Take the 2-minute tour ×
Physics Stack Exchange is a question and answer site for active researchers, academics and students of physics. It's 100% free, no registration required.

I've been trying to learn about the possible effects of x-ray radiation from dental x-rays and most of the resources I come across compare the exposure to that of natural background radiation.

Here's an example (not specific to dental x-rays): http://www.hpa.org.uk/webw/HPAweb&HPAwebStandard/HPAweb_C/1195733826941?p=1158934607708

I know electro-magnetic-radiation comes in different wavelengths and some are ionizing and some are not. Is this a valid comparison?

Update: Thanks for the helpful responses so far. Looking at the chart here from @anna v, is comparing x-rays with background radiation comparing EMR that is 10^-10 with wavelengths that are longer than infrared? That's what I still don't understand. Wouldn't those different types of waves have different properties?

share|improve this question
    
I removed 'cosmic' from the characterization of background, because "cosmic background radiation" has an astronomical definition not appropriate to your question. –  anna v Feb 7 '12 at 16:48
    
@annav I think the cosmic part gives the question a different character than its current form; not really agreeing on your "not appropriate" assessment. –  Captain Giraffe Feb 7 '12 at 16:51
    
@CaptainGiraffe please read my answer. Background radioactivity is mainly ambient except for the ubiquitous muons. –  anna v Feb 7 '12 at 17:22
add comment

2 Answers 2

up vote 3 down vote accepted

First of all terminology:

When physicists speak of radiation they primarily speak of electromagnetic radiation. When health physicists speak of radiation they include radiations of other types, alpha and beta and neutrons in addition to gamma and xrays. They have developed a system where radiation is given in Becquerel ignoring the particular source.

So when somebody says that one xray is equivalent to background radiation, they compare the becquerels that one gets from one xray to the equivalent becquerels one would get from the ambient surroundings. This background comes from cosmic ray muons (about 1 per cm^2 per second) to natural radioactivity of stones and materials, to gases in the atmosphere released by volcanoes etc. Natural radiation is mainly non electromagnetic, since high energy photons produced by close by radioactive decays are easily absorbed by the materials intervening, and photons coming from the cosmos are absorbed or interact high in the atmosphere ( another important point for life, to have an atmosphere).

Cosmic background radiation is another story, and is not health physics related :it is photons left over from the Big Bang and has very little energy, it is in the microwave part of the electromagnetic spectrum( mm) whereas x-rays are of higher energy, in the range of nanometers.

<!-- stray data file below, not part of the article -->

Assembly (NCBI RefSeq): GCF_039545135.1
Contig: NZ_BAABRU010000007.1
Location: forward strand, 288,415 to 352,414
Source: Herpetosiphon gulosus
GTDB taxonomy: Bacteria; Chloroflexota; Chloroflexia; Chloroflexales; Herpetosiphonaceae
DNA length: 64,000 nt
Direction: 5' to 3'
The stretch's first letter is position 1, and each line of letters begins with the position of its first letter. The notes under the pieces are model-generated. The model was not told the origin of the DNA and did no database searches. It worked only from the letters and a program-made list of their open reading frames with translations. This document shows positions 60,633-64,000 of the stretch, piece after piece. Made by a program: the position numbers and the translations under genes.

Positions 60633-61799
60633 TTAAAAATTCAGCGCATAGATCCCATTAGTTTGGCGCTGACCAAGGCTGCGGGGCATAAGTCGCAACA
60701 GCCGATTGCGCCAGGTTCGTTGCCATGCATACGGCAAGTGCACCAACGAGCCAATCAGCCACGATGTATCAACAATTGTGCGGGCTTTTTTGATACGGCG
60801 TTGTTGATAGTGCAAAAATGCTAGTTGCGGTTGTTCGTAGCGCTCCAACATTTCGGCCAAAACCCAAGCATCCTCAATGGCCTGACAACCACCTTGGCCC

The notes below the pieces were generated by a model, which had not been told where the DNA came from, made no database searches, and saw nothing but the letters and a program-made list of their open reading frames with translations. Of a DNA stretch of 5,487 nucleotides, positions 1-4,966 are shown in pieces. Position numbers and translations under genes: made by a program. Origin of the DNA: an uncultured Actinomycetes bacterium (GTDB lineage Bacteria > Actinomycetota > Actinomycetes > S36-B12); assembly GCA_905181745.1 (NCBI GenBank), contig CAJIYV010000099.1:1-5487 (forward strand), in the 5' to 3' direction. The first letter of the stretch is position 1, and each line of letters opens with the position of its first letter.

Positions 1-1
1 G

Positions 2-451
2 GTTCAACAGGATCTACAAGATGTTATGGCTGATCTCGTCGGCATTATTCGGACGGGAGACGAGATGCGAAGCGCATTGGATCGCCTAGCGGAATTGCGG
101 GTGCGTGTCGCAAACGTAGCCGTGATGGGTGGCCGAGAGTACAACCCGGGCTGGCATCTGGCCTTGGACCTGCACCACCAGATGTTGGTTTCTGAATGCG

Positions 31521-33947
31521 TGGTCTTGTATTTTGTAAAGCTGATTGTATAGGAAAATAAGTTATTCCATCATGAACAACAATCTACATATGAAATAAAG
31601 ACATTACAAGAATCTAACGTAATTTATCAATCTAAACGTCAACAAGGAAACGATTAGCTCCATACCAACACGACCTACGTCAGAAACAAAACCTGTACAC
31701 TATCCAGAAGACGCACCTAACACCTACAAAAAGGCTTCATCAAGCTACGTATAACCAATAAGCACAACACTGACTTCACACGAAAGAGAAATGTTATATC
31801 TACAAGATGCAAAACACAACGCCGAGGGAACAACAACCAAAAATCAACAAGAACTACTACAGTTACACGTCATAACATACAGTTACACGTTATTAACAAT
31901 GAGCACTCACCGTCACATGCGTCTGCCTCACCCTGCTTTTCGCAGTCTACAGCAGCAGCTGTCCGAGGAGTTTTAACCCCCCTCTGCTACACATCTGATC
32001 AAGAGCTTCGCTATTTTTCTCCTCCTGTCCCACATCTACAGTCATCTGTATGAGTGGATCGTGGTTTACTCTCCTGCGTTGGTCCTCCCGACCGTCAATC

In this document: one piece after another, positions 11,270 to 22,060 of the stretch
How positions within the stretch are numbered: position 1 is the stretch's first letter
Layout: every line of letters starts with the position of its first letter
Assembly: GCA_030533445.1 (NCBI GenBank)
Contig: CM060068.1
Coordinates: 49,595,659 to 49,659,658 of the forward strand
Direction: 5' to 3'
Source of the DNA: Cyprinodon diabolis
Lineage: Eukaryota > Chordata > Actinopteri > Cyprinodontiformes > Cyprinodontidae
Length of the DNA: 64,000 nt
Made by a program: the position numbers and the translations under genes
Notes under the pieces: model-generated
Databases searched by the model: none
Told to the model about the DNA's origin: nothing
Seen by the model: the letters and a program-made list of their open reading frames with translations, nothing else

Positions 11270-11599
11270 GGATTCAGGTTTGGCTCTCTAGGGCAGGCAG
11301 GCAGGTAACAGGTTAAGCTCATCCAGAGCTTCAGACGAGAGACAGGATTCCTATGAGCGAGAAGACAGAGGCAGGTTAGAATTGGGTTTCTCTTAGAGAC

The comparison is valid because it is the result of painstaking studies of calibration and measurements.

Response to updated question:

Wouldn't those different types of waves have different properties?

Matter responds differently to the different wavelengths of photons, due to the increasing energy they carry which is proportional to their frequency and inversely proportional to their wavelength.

The column on the far right gives the energy of the photon. A micron wavelength is in the electron Volt range and can affect molecular distances and cohesion and living matter. Below that the interaction with matter is in bulk, not individual molecules and cells after the Ultraviolet level. The electromagnetic radiation that can affect health is ultraviolet and smaller wavelengths. The smaller the wavelength the larger the possibility of destruction of living cells which is the study of health physics: by, as the frequency increases, heating in depth,breaking of chemical bonds, ionizing, and finally destroying complete cell structures when going to MeV energies.

share|improve this answer
    
+1 Good answer. I was considering the fact that the 2.7K CBR does not include the potentially hazardous cosmic HE particles. Please edit your "ad (is not health physics)" -> "and..." I was confused for a little bit there. –  Captain Giraffe Feb 7 '12 at 17:43
add comment

Roughly yes.
Radiation is broadly divided into two from a safety point of view.

Ionising radiation can break chemical bonds and so has an obvious way to cause damage to your body - how much depends on the energy, how much radiation you absorb and where in your body it gets to. Both X-Rays and particles from radioactive material are ionising, as is the UV in sunlight, and all these can cause health issues.

Non-ionising radiation is that where the energy of the individual particles is too low to directly break a chemical bond. This is true of most visible light and radio waves. It's still possible to damage your body with this, but only by some mechanism such as direct heating eg. a microwave oven or an industrial laser.

share|improve this answer
add comment

Your Answer

 
discard

By posting your answer, you agree to the privacy policy and terms of service.

Not the answer you're looking for? Browse other questions tagged or ask your own question.